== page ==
zedoary


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zed·o·ar·y

 (zĕd′ō-ĕr′ē)
n. pl. zed·o·ar·ies
1. A plant (Curcuma zedoaria) of South Asia that has small yellow flowers, purple bracts, and starchy tuberous rhizomes and that is widely cultivated elsewhere.
2. The dried rhizomes of this plant, used as a condiment and in perfumes, medicines, and cosmetics.

[Middle English zeduarie, from Medieval Latin zeduāria, from Arabic zadwār, from Persian.]

zedoary

(ˈzɛdəʊərɪ)
n
1. (Cookery) the dried rhizome of the tropical Asian plant Curcuma zedoaria, used as a stimulant and a condiment: family Zingiberaceae
2. (Medicine) the dried rhizome of the tropical Asian plant Curcuma zedoaria, used as a stimulant and a condiment: family Zingiberaceae
[C15: from Medieval Latin zedoaria, from Arabic zadwār, of Persian origin]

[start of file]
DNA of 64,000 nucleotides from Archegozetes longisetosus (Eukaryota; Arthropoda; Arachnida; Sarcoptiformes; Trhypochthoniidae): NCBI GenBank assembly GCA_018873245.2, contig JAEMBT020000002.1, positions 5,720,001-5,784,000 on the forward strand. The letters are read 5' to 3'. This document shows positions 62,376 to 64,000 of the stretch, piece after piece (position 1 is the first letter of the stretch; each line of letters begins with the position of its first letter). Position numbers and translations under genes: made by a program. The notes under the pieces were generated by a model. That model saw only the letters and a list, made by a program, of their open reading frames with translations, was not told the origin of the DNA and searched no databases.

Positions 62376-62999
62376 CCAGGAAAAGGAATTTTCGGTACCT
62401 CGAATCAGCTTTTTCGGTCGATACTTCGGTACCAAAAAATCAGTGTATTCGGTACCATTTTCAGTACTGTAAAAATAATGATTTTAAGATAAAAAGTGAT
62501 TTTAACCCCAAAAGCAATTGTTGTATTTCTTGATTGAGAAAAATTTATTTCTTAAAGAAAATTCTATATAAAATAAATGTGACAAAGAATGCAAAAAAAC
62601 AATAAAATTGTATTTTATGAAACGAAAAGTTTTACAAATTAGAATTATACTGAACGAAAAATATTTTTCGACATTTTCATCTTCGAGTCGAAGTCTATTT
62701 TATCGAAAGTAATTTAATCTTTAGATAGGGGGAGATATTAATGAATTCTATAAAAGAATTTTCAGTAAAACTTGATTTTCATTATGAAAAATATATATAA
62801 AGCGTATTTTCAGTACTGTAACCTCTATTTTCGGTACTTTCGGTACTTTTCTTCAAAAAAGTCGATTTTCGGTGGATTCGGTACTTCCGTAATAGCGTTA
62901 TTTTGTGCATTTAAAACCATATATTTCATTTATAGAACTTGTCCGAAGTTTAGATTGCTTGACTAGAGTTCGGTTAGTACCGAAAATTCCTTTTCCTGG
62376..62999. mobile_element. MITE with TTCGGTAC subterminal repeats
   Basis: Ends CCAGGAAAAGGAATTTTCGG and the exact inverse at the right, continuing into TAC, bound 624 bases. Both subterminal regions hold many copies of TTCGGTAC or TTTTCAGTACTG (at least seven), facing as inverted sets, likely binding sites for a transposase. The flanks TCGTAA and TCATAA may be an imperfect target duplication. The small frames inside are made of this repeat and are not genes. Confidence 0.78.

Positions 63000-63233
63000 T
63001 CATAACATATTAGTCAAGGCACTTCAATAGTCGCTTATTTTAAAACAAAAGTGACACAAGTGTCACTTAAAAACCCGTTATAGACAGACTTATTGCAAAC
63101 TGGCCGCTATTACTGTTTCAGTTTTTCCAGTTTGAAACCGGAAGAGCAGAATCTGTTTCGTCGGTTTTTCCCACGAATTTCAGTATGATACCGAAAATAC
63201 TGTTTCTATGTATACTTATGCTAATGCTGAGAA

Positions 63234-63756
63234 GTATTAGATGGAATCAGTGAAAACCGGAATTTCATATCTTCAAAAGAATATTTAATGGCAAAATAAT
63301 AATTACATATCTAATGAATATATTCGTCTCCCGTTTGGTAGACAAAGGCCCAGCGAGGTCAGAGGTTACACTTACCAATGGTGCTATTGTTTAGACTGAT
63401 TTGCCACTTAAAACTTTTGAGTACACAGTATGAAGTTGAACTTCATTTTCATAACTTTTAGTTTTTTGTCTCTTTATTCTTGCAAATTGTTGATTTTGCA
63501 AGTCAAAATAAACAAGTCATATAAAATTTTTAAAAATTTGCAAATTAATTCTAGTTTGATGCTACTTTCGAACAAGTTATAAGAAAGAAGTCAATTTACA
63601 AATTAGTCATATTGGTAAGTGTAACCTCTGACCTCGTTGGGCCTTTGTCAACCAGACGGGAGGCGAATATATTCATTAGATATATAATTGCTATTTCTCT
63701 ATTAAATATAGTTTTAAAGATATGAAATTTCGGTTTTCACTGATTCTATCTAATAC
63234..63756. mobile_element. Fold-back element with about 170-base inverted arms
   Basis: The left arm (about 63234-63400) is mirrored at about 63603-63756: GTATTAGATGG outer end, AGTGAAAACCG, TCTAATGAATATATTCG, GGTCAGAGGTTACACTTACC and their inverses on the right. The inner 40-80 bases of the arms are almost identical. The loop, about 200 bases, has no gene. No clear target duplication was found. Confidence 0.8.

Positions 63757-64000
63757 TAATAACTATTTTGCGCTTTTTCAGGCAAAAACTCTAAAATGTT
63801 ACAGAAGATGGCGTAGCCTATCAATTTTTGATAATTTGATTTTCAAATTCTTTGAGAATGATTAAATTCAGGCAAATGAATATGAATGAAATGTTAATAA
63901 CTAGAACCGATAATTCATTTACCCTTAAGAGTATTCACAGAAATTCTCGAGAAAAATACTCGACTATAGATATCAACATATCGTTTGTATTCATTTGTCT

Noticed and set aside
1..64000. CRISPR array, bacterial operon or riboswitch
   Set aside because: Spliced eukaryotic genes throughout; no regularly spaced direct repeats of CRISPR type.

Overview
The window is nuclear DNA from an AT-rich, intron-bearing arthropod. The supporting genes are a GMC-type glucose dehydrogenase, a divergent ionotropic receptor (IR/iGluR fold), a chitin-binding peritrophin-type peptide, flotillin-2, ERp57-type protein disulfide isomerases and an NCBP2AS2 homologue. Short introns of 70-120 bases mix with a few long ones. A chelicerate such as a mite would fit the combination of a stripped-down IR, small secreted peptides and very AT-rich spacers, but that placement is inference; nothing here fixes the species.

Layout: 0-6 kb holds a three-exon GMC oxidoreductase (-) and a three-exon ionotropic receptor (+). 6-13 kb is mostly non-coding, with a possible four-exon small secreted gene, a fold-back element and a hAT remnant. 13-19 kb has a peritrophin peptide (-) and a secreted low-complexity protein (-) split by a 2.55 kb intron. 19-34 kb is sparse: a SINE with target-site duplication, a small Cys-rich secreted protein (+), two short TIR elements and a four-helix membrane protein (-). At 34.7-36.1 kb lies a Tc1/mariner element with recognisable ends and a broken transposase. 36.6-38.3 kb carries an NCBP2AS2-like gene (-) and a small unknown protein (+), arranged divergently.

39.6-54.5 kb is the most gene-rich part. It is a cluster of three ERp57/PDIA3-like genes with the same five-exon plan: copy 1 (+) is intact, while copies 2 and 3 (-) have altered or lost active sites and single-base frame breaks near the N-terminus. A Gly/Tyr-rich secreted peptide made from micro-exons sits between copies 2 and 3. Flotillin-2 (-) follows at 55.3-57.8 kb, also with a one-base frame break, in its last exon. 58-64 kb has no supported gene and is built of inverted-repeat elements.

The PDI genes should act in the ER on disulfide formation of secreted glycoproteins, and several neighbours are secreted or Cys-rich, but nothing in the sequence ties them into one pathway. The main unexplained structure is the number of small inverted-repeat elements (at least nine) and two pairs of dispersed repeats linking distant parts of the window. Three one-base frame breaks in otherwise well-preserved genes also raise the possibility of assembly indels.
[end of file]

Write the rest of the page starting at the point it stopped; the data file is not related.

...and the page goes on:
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References in periodicals archive ?
Micropropagation of zedoary (Curcuma zedoaria Roscoe) - a valuable medicinal plant.
Curcumin constituents are the bioactive components (1) of Curcuma longa Linn., such as curcuma zedoary, curcuma, turmeric, etc.
Chow et al., "Self-nanoemulsifying drug delivery system (SNEDDS) for oral delivery of Zedoary essential oil: formulation and bioavailability studies," International Journal of Pharmaceutics, vol.
Ezhu (Curcuma zedoaria) also known as white turmeric, kachur, and zedoary is a continuing herb belonging to family Zingiberaceae which is cultivated all over Asia.
Synopsis: "The Book of Spice: From Anise to Zedoary" by John O'Connel is an impressive, encyclopedic style, compendium of information about spices, including a fascinating history and wide array of their uses as the world's favorite flavors both familiar and esoteric.
I cannot verify the passage Dalby cites in Daremberg's edition of Book XI of Aetius (contained in his edition of Rufus of Ephesus, Paris 1879, 85-126); Riddle notes that he could not confirm zedoary in Aetius either.
Effect of zedoary turmeric oileluting stents for post-stenting restenosis prevention and treatment.